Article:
BIG CHANGE: In new data feeds all crawler traffic is (finally) filtered out. Overall this results in a drop of around 20% page views (or actually bot requests). The drop is larger on small wikis and projects

Upgraded reports

Wikistats uses the upgraded data feeds to produce several sets of reports:

    • Monthly pageview reports for all wikis and projects, normalized/raw, mobile/non-mobile/combined. You’ll see a drop in page views after the upgrade in May 2015, but much of that is due to the new definition filtering crawler requests.SnippetMonthlyPageViews
      Transition to new page view definition is clearly marked.

  • Summaries per wikis, and now also per project.


Upgraded downloads

Daily/monthly per article page views

Wikistats grabs the upgraded hourly files, both the page views per article and per wiki, and aggregates each into several larger entities. For per article page views daily and monthly aggregates now also used the new feed.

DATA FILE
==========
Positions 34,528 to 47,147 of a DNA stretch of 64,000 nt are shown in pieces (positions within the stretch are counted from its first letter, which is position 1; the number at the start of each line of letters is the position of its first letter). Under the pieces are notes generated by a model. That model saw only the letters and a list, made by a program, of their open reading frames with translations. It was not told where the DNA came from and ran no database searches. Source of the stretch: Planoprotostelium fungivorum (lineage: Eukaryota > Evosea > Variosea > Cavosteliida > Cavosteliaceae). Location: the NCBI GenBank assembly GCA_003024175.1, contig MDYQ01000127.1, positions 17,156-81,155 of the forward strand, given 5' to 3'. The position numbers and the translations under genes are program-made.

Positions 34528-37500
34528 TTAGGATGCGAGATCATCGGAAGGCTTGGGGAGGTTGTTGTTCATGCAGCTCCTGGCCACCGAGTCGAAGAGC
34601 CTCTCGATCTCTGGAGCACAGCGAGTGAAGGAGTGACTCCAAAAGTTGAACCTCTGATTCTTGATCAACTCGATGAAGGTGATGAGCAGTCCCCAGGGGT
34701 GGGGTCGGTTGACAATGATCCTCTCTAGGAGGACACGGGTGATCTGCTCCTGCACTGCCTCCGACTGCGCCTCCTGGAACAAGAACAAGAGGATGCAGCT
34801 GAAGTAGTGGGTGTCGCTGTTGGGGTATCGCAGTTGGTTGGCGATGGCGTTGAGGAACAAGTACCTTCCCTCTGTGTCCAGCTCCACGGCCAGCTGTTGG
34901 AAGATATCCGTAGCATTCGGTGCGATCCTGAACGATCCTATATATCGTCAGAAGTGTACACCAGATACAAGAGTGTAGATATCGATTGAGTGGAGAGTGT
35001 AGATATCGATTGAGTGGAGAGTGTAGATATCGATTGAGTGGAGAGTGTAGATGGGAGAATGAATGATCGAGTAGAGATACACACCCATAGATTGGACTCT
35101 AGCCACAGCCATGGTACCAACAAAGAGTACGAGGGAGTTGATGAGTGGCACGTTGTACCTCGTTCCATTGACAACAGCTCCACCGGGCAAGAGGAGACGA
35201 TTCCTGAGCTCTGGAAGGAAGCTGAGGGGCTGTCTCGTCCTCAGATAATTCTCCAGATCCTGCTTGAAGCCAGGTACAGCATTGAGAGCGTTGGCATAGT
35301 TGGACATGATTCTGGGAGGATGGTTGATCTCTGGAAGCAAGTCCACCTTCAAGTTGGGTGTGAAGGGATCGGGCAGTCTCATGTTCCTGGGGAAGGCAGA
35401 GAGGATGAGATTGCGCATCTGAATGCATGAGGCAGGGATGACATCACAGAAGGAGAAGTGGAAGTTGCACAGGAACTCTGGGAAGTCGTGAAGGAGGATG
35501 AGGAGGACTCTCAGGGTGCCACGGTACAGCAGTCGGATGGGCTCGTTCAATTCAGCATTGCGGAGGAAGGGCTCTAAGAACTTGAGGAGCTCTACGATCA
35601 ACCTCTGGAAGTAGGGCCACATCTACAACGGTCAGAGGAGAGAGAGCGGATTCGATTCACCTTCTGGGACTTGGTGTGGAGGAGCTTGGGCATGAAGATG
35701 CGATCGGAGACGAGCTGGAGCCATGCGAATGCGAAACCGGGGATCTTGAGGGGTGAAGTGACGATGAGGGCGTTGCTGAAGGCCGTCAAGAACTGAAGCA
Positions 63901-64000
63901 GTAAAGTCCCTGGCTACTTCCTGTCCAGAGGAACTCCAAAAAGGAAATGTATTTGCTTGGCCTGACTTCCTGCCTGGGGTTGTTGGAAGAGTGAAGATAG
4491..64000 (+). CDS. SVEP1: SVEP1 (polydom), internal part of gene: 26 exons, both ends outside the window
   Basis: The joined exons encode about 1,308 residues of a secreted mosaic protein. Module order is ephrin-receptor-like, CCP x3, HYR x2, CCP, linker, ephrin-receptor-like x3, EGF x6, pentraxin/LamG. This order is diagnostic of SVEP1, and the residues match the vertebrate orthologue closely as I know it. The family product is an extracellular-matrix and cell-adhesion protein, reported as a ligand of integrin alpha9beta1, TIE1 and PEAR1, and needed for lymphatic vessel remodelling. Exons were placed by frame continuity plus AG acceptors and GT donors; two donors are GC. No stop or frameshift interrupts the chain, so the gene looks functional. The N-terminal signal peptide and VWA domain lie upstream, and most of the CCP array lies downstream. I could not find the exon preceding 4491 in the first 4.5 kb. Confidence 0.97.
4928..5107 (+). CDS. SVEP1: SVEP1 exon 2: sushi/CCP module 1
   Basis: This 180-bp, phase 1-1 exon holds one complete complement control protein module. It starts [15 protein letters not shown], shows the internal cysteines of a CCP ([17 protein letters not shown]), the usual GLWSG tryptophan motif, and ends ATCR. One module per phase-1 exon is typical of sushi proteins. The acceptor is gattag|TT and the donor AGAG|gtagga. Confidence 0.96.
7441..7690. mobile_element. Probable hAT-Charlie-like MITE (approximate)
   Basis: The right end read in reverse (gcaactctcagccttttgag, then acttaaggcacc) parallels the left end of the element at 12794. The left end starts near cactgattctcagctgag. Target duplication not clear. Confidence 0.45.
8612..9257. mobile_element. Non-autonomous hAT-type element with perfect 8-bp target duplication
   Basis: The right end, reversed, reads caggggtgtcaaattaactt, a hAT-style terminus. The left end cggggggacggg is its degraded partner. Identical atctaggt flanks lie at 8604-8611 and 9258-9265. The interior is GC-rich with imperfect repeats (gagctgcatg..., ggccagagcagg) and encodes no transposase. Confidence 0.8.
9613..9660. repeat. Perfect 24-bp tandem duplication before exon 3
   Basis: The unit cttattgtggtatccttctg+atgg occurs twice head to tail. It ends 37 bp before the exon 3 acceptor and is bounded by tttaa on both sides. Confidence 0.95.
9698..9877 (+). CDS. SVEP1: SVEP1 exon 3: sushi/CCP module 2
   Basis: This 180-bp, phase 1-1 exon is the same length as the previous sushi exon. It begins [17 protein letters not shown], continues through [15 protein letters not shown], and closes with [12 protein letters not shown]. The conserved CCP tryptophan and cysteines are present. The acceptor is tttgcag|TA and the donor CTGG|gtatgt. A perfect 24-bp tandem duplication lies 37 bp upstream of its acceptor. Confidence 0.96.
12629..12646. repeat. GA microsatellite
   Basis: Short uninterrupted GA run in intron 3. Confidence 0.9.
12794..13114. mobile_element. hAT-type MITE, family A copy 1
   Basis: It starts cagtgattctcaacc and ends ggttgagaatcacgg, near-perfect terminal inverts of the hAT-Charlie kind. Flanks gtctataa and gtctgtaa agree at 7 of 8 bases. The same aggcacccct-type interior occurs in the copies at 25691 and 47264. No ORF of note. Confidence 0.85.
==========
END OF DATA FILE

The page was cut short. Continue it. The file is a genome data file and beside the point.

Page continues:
Page view totals per wiki (aka ‘project totals’)


Wikistats collects the hourly per-wiki ‘projectview’ files, packages them in to a yearly tar file, and produces a large set of csv files available for download as one zip file (both of these, input and output, are here). The csv files include totals per wikis per hour, day, day of week, month, and more, and contain separate counts for WMF’s mobile and non-mobile sites.

Upgraded process flow

This diagram shows the upgraded process flow, and all files involved. Monthly Pageview Reports
Thanks for your patience.

Posted in Nice Charts, Wikimedia Edit(or)s, Wikimedia View(er)s, Wikistats Reports | Leave a comment